21. 21. SOLUTION STRATEGIES Increase process transparency Community Web Presence: Beginning with Blog What it is What it does • Internal Teague Hero writes blog • Promotes Teague • Self promotion outside of design community • uilds community around Teague Hero B and ideas • ommunity “myspace-like” platform for C displaying personal work and networking • etwork with other bloggers and communities N • etworks people within community built N by Teague • llows community to contribute and share A ideas with Teague A blog site could happen immediately to attract interest from a community. An internal Hero at Teague brings enthusiasm to community by reporting about events outside the design community. This helps create a community around the opinions and experiences of the Hero. This builds a com- munity of people who are interested in learning and people who contribute and add feedback to the blog site. In order to gain attraction from blog readers, the Hero networks with other bloggers. Link- ing this blog to other blog sites allows other bloggers to talk about Teague and also add links to the Teague’s blog. An essential part of building this community is the enthusiastic Hero. This person must be actively engaged in the community and respond to community members. If community members ask to see more of product X, the Hero must respond to the demand in a timely manner and engage in dialogue with members. As the blog gains popularity, a community slowly forms around the Teague Hero. Participants may write feedback and start sharing their own opinions. The website evolves into a social networking platform where the community may start their own blogs, share their own projects or share or report about events, products and services they have seen. Design Planning Workshop Spring 2009 Hintzman :: Knopman :: Mioduszewski :: Vuong21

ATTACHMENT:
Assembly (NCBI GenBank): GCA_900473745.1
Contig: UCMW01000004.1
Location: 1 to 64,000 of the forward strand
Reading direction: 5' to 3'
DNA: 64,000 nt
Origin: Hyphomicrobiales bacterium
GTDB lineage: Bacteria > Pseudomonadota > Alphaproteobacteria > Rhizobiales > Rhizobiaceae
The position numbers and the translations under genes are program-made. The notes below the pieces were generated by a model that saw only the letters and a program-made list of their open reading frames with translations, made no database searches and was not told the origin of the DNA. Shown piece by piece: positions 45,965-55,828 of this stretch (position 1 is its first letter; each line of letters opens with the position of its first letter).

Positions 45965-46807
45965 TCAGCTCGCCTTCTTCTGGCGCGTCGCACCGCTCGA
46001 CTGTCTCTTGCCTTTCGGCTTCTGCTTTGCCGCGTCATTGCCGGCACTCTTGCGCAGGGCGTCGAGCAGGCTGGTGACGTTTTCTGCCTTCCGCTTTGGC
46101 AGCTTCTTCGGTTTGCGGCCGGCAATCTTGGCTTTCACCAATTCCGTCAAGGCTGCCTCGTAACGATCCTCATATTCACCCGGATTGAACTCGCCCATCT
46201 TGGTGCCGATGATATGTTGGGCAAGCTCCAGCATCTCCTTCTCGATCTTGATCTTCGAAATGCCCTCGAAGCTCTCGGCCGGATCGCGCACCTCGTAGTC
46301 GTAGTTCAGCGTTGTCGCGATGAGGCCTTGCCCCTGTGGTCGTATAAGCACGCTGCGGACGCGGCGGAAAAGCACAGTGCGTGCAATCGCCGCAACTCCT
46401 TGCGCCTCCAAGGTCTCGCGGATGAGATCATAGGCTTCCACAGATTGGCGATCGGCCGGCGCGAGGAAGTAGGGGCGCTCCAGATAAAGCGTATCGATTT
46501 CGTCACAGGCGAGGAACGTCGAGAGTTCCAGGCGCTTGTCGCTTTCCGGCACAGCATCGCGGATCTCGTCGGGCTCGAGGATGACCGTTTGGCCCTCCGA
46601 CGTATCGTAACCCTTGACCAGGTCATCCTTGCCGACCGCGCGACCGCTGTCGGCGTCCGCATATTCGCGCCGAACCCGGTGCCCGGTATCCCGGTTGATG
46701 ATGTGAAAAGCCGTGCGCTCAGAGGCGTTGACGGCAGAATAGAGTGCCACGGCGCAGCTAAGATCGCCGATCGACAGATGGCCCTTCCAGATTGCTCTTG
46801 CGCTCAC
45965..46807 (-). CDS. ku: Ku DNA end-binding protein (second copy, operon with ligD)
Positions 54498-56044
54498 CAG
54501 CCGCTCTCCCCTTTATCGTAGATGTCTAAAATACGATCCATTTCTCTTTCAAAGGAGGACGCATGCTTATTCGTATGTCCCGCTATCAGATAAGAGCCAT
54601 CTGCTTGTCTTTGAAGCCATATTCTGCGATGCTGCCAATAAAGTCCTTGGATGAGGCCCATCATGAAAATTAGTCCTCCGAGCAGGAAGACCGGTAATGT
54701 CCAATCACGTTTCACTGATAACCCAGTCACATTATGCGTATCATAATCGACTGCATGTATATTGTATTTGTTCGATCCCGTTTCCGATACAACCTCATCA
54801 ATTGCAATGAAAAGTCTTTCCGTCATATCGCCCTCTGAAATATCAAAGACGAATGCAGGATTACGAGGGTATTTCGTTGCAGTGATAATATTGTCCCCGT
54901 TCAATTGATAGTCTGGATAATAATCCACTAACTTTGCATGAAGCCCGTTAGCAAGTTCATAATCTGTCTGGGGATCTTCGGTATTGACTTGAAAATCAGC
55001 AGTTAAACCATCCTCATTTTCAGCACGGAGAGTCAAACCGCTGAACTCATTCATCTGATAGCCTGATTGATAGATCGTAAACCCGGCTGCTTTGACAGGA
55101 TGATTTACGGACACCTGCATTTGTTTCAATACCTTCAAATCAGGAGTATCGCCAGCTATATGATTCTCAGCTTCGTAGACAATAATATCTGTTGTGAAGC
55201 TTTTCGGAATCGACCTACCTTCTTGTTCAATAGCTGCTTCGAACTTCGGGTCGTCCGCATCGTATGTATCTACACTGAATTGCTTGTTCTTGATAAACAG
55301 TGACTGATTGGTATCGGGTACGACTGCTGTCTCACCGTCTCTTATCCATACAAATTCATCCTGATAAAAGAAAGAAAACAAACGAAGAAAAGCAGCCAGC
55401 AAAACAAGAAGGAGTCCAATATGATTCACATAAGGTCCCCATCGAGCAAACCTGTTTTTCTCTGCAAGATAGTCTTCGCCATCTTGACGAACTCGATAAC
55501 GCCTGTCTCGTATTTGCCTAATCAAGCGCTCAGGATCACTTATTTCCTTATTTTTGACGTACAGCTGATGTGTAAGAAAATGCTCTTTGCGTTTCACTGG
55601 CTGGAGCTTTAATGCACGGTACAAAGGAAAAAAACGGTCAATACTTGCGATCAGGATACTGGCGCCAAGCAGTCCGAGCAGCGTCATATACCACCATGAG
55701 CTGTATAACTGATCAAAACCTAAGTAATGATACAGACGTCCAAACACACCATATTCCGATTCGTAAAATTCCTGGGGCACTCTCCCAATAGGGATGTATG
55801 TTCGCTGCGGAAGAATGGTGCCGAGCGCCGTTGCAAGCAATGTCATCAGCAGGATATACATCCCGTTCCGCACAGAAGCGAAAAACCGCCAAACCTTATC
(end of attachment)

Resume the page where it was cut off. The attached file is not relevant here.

22. 22. SOLUTION STRATEGIES Increase process transparency Rapid Feedback Tool What it is What it does • nternal design tool (widget or internal process I • Gets instant feedback from community to gather feedback) for Teague to get feedback • Allows designers to ideate quickly from community members • Co-create with community • ses social networking tools like Facebook, U twitter or teague created platform to • Aggregates content from community get feedback Social networking tools allows Teague to leverage the community during the design process. This is a Teague driven process which helps designers to get instant feedback and rapidly iterate based on the community input. This tool could be useful at every stage of the design process. Whether it is a deci- sion to make or not make a certain product, or if a product should be silver or black. These decisions could rapidly be decided by the community. This tool would require a change in the Teague designer culture. Being open to criticism by the community, selectively acting on certain suggestions and disregard others and changing the design process to incorporate this tool are things to consider. This tool can have as great of an influence on designers as designers and community members allow. Both deisgn and community members could choose to the level of engagement and dialogue they would like to contribute. Teague ultimately drives the design process and decides which feedback is relevant for their product and what design and research questions they would like to get feedback for from the community. This tool may also require a change in confidentiality from the client. How much information can Teague disclose to the community? Design Planning Workshop Spring 2009 Hintzman :: Knopman :: Mioduszewski :: Vuong22